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Onondaga Citizens League releases ‘Rethinking I-81’ study report recommending rerouting of through traffic, at-grade urban boulevard to replace portion of raised highway
Onondaga Citizens League releases ‘Rethinking I-81’ study report recommending rerouting of through traffic, at-grade urban boulevard to replace portion of raised highwayJune 25, 2009Eileen Jevisejevis@uc.syr.edu
The Onondaga Citizens League (OCL) today released the results of its latest study and recommendations for the future of Interstate 81 in Syracuse. The elevated portions of I-81 as it passes through Syracuse are nearing the end of their useful life. OCL recommends a solution that reroutes through traffic around the city and replaces a section of I-81 with an at-grade urban boulevard for local traffic. The study found that this concept would benefit the entire region by stimulating economic development and job growth, relieving traffic congestion and creating a healthier environment.
The New York State Department of Transportation has begun detailed studies of the interstate’s bridges, which must be replaced-not just repaired-in the near future. The study report concludes that since the elevated bridges must come down anyway, it makes sense to reroute through traffic to I-481 and replace the bridges with an attractive, pedestrian-friendly boulevard in the Almond Street corridor between East Adams Street and Erie Boulevard.
The OCL report finds that I-81 is a visual and physical barrier between downtown and the University Hill area and serves as an obstacle to the growing educational and medical institutions. “The ‘eds and meds’ of University Hill are Central New York’s leading economic engines,” says Doug Sutherland, a member of OCL’s Board of Directors and study committee. “If we capitalize on this opportunity to make the Almond Boulevard corridor attractive to new development that captures the energy of University Hill, we improve the prospects for the CNY region in the years ahead.”
According to Rebecca Livengood, chair of the study committee, even if I-81 were rebuilt as an elevated highway through the city, it would have to be redesigned. “I-81 downtown doesn’t meet current highway design standards,” Livengood says. “The lanes are too narrow, exit ramps are too short, and there are no shoulders or emergency lanes, among other problems. There just isn’t room to recreate I-81, with the current entrance and exit configuration, in the Almond Street corridor.”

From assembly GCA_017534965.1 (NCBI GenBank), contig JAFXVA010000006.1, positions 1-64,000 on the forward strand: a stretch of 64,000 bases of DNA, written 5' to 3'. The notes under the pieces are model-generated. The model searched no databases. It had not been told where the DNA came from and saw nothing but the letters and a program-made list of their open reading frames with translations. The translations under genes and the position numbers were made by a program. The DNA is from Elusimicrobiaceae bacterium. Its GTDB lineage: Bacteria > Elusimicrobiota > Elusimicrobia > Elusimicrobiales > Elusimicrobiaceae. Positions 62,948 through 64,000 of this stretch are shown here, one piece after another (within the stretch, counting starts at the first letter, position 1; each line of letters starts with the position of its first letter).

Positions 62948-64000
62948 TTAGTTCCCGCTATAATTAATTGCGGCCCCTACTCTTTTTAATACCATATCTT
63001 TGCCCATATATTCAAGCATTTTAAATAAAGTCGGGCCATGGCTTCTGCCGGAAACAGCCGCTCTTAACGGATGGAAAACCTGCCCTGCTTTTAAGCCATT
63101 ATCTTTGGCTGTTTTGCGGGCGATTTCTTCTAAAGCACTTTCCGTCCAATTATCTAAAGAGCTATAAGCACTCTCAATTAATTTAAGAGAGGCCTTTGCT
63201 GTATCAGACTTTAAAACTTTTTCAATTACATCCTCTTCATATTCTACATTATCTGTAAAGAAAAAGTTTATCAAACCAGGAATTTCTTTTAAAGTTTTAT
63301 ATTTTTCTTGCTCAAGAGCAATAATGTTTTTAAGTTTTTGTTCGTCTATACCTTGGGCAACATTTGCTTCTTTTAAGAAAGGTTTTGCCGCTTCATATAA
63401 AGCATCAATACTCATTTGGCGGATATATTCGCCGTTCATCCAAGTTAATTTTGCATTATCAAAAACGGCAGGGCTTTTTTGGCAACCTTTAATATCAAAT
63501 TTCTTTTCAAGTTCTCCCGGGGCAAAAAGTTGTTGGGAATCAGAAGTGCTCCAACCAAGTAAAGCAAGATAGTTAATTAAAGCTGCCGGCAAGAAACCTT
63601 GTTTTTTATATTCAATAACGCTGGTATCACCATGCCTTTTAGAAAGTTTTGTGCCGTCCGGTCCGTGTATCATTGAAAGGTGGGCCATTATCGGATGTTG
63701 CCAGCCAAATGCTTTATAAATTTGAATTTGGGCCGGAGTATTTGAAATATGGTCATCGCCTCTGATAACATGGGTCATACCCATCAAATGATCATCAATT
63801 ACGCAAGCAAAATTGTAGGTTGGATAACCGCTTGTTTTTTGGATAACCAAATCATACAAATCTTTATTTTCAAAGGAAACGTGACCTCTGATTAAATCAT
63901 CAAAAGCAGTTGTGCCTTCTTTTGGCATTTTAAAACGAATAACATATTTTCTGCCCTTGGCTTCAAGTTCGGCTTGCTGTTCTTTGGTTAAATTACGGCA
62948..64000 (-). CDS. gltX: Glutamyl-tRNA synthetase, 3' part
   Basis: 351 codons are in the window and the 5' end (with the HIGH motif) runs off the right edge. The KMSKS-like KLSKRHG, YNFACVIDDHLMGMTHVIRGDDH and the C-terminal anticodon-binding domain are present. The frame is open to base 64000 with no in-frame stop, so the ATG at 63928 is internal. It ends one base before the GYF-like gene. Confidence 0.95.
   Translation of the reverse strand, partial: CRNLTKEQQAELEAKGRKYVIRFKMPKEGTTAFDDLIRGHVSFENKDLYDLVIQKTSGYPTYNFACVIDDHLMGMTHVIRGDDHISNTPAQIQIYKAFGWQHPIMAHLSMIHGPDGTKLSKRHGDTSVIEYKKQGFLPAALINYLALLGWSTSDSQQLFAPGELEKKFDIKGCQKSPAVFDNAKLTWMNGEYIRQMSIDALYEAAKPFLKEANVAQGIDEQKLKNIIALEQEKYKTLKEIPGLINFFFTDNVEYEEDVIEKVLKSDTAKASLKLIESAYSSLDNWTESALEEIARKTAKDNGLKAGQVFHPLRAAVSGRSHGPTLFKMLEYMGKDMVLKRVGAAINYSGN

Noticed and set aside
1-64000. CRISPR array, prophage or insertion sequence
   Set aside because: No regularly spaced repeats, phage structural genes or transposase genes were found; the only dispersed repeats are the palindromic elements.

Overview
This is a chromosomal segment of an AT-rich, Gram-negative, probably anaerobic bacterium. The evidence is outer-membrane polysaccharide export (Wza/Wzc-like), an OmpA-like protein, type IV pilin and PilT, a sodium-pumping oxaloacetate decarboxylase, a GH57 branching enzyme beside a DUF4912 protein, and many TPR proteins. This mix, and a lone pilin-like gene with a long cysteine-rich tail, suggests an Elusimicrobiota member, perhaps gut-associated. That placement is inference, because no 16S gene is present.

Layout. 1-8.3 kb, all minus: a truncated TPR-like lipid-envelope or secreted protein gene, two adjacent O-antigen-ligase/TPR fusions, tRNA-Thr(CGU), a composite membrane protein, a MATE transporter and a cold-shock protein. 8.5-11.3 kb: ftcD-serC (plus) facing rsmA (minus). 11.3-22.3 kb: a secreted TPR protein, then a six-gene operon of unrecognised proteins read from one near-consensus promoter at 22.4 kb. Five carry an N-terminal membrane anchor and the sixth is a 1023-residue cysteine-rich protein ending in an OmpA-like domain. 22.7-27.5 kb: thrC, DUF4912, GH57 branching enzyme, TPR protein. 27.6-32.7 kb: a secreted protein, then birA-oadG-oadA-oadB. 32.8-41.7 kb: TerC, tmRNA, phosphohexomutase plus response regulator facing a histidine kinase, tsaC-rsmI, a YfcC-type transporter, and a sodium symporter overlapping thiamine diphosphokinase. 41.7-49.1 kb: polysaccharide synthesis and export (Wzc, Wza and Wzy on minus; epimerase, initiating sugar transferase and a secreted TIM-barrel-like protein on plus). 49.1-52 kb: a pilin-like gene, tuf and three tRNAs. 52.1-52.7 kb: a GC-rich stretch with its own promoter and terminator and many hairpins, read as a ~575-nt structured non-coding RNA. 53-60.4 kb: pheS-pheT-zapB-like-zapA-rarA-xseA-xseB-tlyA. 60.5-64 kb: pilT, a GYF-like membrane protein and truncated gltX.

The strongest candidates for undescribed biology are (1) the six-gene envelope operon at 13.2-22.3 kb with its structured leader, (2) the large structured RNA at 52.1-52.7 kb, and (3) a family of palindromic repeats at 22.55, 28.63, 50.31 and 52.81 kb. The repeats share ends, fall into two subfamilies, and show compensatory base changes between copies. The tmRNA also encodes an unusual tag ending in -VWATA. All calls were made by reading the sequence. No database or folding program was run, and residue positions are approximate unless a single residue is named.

OCL studied other cities where elevated highways were replaced by surface roads. In those cities, including Milwaukee and San Francisco, areas around the teardowns experienced increased property values and new economic growth. Anticipated traffic congestion did not materialize, and improvements to the street grid allowed traffic to flow more logically. The OCL report concludes that diverting I-81 through traffic from the downtown area, where the I-81 speed limit is 45 miles per hour, to I-481, would benefit both long-distance travelers and local commuters.
“The I-81 challenge is more than a question of moving cars, it is an opportunity for us to create a strategy to benefit our region’s core,” says OCL Executive Vice President Sandra Barrett. “We believe that a revitalized Almond Street corridor, with new development connecting it to downtown, would increase the attractiveness of the region as a place to work, live and visit.”
To view the full report, go to http://onondagacitizensleague.org. For more information, contact Barrett at (315) 443-5404.
The Onondaga Citizens League, administered and supported by University College of Syracuse University, is a nonprofit, nonpartisan organization designed to promote citizen education and involvement in public affairs. OCL was created in 1978 by a group of concerned citizens to study problems and propose solutions to issues facing Central New York. The league does not promote specific legislation nor function as a lobbying group.